Sunday, June 5, 2011

Can green be (economically) lean?

I'm beginning to think that this little undertaking might end up being good for the waistline, as well as for the wallet. Where I would normally tend to snack mindlessly, or grab bits of this or that without a thought, I'm now so focused on every dime that I am NOT eating anything unplanned. At over $3 a go, there will be no ham, egg and cheese sandwiches from the local bagel shop on the way to work. Not to say that cheap, unhealthy choices don't abound, because they sure as hell do, but I'm currently trending more towards whole food items made quite simply. In an effort to do a little advance planning for the week ahead, I've got a pan of beans and greens working on the stove (kale, some hot Italian sausage, cannelini it!), and a couple sweet potatoes baking in the oven (easy to turn into a hearty lunch with some salsa and black beans).

It's not escaping me, either, that this is pushing me towards eating as the Gospel According to Michael Pollan (of "The Omnivore's Dilemma" fame) would encourage us to. Lots of whole foods, with a focus on vegetables and fruits, sourced locally when possible, and supplemented in small doses by meats. There's no doubt that I live in an area where agriculture flourishes to an almost ridiculous degree. If one lives in, say, Manitoba (Hi, Mum and Da!), you're going to have different constraints. To that I would say you have to get to know what thrives in your area, and make the most of it. My folks up north have abundant, cheap sources of meat and fish, and no one in the world is a more vigorous preserver of garden produce than my mother. And when your growing season is about 3 minutes long, that takes far more planning and skill than I possess!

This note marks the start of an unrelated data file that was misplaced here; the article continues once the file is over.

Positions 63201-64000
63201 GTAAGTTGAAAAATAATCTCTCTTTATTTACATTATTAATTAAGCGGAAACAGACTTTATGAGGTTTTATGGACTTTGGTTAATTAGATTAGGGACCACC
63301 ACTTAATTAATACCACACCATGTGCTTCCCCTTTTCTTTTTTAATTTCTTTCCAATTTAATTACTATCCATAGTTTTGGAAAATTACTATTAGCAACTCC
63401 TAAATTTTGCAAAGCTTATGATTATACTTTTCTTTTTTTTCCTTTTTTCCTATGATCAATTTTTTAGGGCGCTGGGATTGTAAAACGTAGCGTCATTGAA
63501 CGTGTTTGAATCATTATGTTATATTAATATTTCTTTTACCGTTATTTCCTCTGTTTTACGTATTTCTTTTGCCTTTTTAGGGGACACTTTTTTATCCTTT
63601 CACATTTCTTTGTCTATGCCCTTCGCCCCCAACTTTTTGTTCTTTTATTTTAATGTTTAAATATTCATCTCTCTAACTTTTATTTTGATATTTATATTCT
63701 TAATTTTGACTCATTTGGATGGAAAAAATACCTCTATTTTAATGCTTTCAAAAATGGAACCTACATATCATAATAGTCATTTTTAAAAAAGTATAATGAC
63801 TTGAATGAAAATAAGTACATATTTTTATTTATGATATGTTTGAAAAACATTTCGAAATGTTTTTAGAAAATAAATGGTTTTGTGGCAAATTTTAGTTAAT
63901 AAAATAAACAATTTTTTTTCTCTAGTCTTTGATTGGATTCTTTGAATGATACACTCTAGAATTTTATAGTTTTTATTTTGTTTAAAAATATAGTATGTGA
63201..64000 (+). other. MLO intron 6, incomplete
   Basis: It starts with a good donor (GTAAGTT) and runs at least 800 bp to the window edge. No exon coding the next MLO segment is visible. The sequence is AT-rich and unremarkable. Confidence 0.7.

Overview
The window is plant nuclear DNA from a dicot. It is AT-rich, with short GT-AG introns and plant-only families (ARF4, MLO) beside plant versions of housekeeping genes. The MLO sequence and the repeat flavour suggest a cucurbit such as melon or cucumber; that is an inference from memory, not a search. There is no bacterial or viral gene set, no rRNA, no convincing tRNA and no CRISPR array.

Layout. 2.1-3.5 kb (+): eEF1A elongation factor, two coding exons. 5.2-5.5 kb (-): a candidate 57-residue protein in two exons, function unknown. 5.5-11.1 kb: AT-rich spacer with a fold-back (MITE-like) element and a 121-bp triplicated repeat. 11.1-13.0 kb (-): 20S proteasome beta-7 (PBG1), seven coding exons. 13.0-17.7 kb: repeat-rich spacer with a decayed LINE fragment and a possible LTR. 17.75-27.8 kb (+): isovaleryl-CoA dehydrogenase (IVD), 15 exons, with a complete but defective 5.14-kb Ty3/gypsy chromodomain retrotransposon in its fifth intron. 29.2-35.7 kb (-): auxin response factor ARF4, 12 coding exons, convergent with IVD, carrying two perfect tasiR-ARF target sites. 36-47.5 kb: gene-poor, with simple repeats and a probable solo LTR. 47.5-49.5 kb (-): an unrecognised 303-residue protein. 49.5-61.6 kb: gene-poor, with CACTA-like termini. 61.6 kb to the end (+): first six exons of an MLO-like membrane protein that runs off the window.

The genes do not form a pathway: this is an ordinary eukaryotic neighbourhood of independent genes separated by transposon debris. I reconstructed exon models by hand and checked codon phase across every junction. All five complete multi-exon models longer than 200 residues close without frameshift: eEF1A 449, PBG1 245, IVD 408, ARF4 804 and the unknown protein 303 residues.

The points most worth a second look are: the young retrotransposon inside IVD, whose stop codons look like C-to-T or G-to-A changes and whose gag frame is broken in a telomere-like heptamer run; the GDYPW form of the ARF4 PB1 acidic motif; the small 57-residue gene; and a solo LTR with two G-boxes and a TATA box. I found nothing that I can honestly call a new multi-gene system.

As many aspects of our lives become curtailed by rising gas prices, it can't help but to be reflected in our food costs as well. The further things travel, and the more climate controlled they must be to arrive "fresh" at their destinations, the higher their accompanying price tags must be as well. Where local foods from farmer's markets have often been thought of as more costly in comparison to their mass produced and shipped grocery store brethren, they not only more honestly reflect the cost of food production, but are becoming competitive with similar items shipped from afar. With the tremendous social, environmental and dietary benefits that can result from sourcing one's diet close to home, I am increasingly hopeful that doing so can be accessible to all parts of a community, not merely the affluent and well-intentioned.

In related local food news, Hudson appears to be on the verge of beginning a food co-0p! While it appears to still be in the rough planning stages, I love the heart of the idea. And as Hudson proper lacks an actual grocery store (city residents have to wend their way out to Greenport for actual grocery stores, which, to the many people with no vehicles, means either a pricey cab ride or a long slog), so to have something like this right in the heart of the city could be a tremendous asset. I do worry that prices may be prohibitive, but hope that there will be ample promotion of affordability via member participation that it could be accessible to everyone. Definitely something to look forward to and support!

Ok, that's enough proselytizing for now. Plus, I'm hungry and dinner's ready, so I'm going to go stuff my face. For those of you keeping track at home, we are now looking at...

Today's groceries of $13.99 and 2 slices of cheese pizza at $3.78, which brings us to...

Balance: $128.59

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